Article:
The James McBey Print Room and Art Library opened at Aberdeen Art Gallery in 1961. This fitting tribute to the Aberdeenshire-born artist (1883-1959) was thanks to the generosity of his widow, Marguerite, who left another substantial bequest when she died in 1999.  


Images of James & Marguerite

The extraordinary story of McBey’s life of art and adventure is now told in the redeveloped Art Gallery which opened in November 2019 and a new McBey Library is now accessible to visitors.


Aberdeen Maritime Museum 

In 1984 Queen Elizabeth The Queen Mother opened Aberdeen Maritime Museum in Provost Ross's House on Shiprow. The museum was designed to tell the story of Aberdeen's maritime history and the impact of North Sea oil. The building was expanded in 1997 with an award-winning glass link that joins two historic buildings, Provost Ross’s House and Trinity Church. This transformation facilitated extensive displays of maritime exhibits, including paintings and artefacts telling the story of the North Sea, which for centuries has influenced life in Aberdeen, from fishing to the oil and gas industries.

The Tolbooth Museum 

Aberdeen City Council continued to expand its museum provision when the Tolbooth opened in 1995. One of the oldest buildings in Aberdeen, which includes 17th century prison cells, this museum traces Aberdeen's civic history, including the history of crime and punishment.


Aberdeen Treasure Hub Museum Collection Centre

This state-of-the-art storage and research facility, completed in 2016, is where we care for Aberdeen Art Gallery & Museums’ incredible collections of art and history when they are not on public display. These include paintings, sculpture, archaeology, science and industry, maritime history, costume and decorative art. We welcome visitors, schools and special interest groups for behind-the-scenes tours and research visits, with our dedicated staff and volunteers on hand to answer questions. 

Volunteers also help us document and care for the collections on site. For more information on current volunteer projects visit:


Aberdeen Art Gallery Redevelopment 

Between 2015 and 2019 Aberdeen Art Gallery underwent a landmark transformation with major support from Aberdeen City Council and the National Lottery Heritage Fund. Hoskins Architects led a programme of “careful repair and confident addition”. Investment in the fabric of the 130-year-old Grade A-listed buildings included a re-imagined Remembrance Hall, refurbished Cowdray Hall concert venue, new exhibition and collection display galleries and vastly improved visitor facilities. The number of collection galleries has increased from 11 to 19, with a further three galleries presenting a programme of regularly changing special exhibitions. The number of items on display has increased from 370 in 2015 to 1,080. Exhibition specialists Studioarc were responsible for the design of the galleries, digital strategy and signage.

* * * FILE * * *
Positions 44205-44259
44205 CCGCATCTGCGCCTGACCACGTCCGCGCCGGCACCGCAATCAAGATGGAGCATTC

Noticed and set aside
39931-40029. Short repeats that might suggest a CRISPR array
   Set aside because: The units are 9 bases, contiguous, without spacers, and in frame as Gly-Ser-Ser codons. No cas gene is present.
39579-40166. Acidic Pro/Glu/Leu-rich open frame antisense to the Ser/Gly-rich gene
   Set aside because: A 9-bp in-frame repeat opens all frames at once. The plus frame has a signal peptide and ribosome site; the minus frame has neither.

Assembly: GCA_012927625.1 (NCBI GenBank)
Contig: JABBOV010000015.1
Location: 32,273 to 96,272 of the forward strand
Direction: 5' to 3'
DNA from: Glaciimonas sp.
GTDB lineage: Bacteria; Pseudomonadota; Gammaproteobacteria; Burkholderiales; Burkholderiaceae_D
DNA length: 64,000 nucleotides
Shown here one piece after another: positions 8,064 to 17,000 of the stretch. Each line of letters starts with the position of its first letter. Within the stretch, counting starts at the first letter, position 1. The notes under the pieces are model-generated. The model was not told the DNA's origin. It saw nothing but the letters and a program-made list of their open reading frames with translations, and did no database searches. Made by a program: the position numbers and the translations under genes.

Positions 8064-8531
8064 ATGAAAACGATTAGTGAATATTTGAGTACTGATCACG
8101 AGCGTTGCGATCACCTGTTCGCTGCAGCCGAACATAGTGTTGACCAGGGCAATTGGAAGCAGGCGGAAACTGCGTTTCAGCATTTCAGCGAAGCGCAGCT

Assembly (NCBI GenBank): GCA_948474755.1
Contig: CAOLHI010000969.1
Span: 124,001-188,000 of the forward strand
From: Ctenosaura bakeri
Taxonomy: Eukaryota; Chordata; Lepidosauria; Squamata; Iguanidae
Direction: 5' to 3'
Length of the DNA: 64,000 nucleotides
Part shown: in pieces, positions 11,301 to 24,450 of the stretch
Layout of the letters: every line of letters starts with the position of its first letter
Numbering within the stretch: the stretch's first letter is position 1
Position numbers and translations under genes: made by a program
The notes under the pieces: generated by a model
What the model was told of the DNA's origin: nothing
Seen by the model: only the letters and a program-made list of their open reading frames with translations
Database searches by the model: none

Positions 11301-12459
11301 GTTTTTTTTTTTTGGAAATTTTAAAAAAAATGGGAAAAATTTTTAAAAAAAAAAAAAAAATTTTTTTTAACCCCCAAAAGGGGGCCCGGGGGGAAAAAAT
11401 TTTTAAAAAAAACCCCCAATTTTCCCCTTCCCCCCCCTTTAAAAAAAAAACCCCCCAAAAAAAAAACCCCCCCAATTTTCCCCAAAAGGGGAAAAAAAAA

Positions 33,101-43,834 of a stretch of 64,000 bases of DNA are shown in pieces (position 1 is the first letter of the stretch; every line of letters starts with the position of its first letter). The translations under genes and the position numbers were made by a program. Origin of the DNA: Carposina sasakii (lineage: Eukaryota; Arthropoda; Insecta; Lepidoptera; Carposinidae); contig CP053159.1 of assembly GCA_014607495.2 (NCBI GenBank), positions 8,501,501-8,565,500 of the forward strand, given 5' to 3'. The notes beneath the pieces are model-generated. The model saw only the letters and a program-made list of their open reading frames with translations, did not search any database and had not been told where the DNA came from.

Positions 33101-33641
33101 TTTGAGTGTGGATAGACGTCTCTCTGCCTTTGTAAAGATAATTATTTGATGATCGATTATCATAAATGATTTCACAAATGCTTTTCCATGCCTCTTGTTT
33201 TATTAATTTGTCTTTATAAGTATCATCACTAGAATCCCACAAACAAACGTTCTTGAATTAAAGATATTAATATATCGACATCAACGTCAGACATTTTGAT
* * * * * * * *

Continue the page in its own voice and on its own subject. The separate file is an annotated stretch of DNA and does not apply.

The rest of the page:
The building and its streetscape have been re-designed to meet the needs of all visitors, creating level access throughout, installing a passenger lift for the first time in the building’s history,  accessible toilets and a  Changes Places Toilet which incorporates a height adjustable adult-sized changing bench and a hoist system.  

The project’s major funders were Aberdeen City Council, which pledged £14.6m from capital funds, and the National Lottery Heritage Fund with a £10m contribution.BP donated £1m to the redevelopment project, with the BP Galleries to host three national and international exhibitions a year, and the UK Government awarded £1.5m from the HM Treasury Libor funds to support the major renovations in the Remembrance Hall. Find out more about all our supporters here.

Aberdeen Art Gallery & Museums Development Trust was established in 2015 and led the philanthropic fundraising campaign. Donations are still welcome and for a limited time, donors pledging £2,500 can join the Founder Patrons, following in the footsteps of our original founders. 


Today, Aberdeen Art Gallery is a welcoming, safe and accessible public building - a world-class venue worthy of  both the exceptional artwork it houses and - importantly - our local, national and international visitors.